The Census Bureau beat me to putting together this useful graphic of Census datasets by geography. If you wanted to know what Census datasets are available for zip codes, you can use the graphic below to quickly see that the American Community Survey, County Business Patterns & Longitudinal Employer-Household Dynamics Origin-Destination Employment Statistics are the only 3 datasets that you need to dig into further.

Census Datasets by Geography from Kristen Carney

Source: Andrew W. Hait’s Census Business Data at a Glance bber.unm.edu, 2018.

Cubit’s list of favorite datasets also helps you find datasets by geography and includes datasets other than just Census data. Got questions or want to tell me about your favorite dataset? Send me an email.

Population Projections by County and by City for the US

Photo by Mario Purisic on Unsplash

While the US Census Bureau doesn’t publish population projection data, each state individually produces projections that state agencies use to make policy decisions and that businesses can use to make business decisions. We include the population forecast data in Radius Reports and when requested in Custom Data projects. Below are 50 of our favorite population projection datasets for counties for each state in the US.

StateProjection YearsAgency that Produces Population ProjectionsLast Updated
Alabama2020-2040University of Alabama Center for Business and Economic Research2018
Alaska2019-2045Alaska Department of Labor and Workforce Development2018
Arizona2018-2055Arizona Commerce Authority2018
Arkansas2014-2065UALR Arkansas Economic Development Institute2015
California2019-2060California Department of Finance2019
Colorado2018-2050Colorado Department of Local Affairs2018
Connecticut2020-2040Connecticut State Data Center2018
Delaware2020-2050Delaware Population Consortium2018
District of Columbia2020-2045Metropolitan Washington Council of Governments2018
Florida2020-2045Florida Office of Economic and Demographic Research2019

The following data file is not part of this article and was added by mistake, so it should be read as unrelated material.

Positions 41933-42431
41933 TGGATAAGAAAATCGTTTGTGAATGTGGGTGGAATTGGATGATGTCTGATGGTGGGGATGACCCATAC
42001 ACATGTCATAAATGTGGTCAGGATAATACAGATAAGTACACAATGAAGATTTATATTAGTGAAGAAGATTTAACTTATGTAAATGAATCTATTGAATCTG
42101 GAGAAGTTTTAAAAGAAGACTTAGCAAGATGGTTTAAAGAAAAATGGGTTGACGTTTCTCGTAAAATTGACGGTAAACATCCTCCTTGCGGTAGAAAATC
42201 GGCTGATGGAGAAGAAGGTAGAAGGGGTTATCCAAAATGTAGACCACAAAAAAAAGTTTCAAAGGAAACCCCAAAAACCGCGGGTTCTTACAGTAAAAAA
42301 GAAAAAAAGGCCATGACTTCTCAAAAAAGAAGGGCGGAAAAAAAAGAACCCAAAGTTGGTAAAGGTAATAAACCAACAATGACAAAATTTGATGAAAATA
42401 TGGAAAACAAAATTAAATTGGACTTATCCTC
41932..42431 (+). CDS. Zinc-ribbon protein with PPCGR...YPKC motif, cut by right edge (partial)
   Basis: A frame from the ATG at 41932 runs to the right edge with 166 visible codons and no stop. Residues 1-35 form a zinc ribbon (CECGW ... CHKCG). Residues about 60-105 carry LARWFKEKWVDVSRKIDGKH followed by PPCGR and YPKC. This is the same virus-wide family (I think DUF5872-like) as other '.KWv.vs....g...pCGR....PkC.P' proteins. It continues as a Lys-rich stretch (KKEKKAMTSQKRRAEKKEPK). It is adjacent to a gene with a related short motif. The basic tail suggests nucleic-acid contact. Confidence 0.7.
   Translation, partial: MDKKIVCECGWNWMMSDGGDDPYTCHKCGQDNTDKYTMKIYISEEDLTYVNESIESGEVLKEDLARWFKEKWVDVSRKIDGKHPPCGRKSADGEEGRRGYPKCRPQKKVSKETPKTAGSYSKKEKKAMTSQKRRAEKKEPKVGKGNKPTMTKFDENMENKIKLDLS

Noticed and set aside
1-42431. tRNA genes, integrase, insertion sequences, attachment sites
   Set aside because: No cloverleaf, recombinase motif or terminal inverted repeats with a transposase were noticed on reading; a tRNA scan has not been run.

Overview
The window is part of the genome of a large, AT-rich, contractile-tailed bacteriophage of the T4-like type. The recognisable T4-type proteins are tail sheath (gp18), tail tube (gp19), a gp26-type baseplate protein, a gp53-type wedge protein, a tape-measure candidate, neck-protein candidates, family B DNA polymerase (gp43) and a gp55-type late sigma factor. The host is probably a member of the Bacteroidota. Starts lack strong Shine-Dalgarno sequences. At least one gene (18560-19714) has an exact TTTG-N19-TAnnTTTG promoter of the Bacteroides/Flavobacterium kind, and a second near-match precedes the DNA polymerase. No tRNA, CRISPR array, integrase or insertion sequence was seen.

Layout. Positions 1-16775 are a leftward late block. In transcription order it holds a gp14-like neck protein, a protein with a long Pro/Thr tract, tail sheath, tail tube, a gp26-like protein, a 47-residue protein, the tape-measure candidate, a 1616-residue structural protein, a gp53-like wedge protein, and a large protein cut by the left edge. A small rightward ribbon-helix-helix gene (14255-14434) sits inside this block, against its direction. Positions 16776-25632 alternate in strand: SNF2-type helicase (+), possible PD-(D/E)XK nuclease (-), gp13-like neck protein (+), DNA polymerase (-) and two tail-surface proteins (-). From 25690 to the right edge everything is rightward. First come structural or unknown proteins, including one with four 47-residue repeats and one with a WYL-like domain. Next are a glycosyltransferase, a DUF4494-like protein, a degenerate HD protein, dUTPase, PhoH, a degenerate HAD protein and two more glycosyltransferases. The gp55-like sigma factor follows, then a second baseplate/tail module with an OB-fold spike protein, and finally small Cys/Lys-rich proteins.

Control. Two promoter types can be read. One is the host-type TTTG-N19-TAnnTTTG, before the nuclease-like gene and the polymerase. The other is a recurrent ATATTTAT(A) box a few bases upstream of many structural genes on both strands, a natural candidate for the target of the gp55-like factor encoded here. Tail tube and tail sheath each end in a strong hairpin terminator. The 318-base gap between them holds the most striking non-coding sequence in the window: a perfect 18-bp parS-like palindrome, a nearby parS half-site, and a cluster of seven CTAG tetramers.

Georgia2018-2063Georgia Governor’s Office of Planning and Budget2019
Hawaii2020-2045Hawaii State Department of Business, Economic Development & Tourism2018
Idaho2016-2026Idaho Department of Labor2018
Illinois2020-2030Illinois Department of Commerce and Economic Opportunity2017
Indiana2020-2050Indiana Business Research Center2018
Iowa
Kansas2014-2044Wichita State University, Center for Economic Development and Business Research2016
Kentucky2020-2040Kentucky State Data Center2016
Louisiana2010-2030Louisiana Division of Administration2008
Maine2021-2036Maine Department of Administrative and Financial Services2018
Maryland2015-2045Maryland Department of Planning2017
Massachusetts2015-2040University of Massachusetts Donahue Institute2018
Michigan2020-2045Michigan Department of Technology, Management and Budget2019
Minnesota2015-2050Minnesota State Demographic Center2017
Mississippi2020-2050The State Data Center of Mississippi2019
Missouri2010-2030Missouri Office of Administration2008
Montana2018-2060Montana Department of Commerce2019
Nebraska2015-2050Nebraska Center for Public Affairs Research2015
Nevada2019-2038Nevada Department of Taxation2019
New Hampshire2020-2040RLS Demographics, Inc.2016
New Jersey2019-2034New Jersey Department of Labor and Workforce Development2016
New Mexico2020-2040University of New Mexico, GeoSpatial and Population Studies2017
New York2018-2040Cornell University2018
North Carolina2019-2039North Carolina Office of State Budget and Management2019
North Dakota2020-2040North Dakota Department of Commerce, Census Office2016
Ohio2020-2050Ohio Development Services Agency2018
Oklahoma2012-2075Oklahoma Department of Commerce2012
Oregon2019-2069PSU, College of Urban & Public Affairs2019
Pennsylvania2015-2040Pennsylvania State Data Center2014
Rhode Island2020-2040Rhode Island Statewide Planning Program2018
South Carolina2010-2035South Carolina Department of Revenue and Fiscal Affairs2012
South Dakota2010-2035South Dakota State University2012
Tennessee2019-2070University of Tennessee Boyd Center for Business and Economic Research2019
Texas2018-2050Texas Demographic Center2018
Utah2015-2065Kem C. Gardner Policy Institute2017
Vermont2020-2030Vermont Agency of Commerce and Community Development2013
Virginia2020-2040Weldon Cooper Center for Public Service at the University of Virginia2019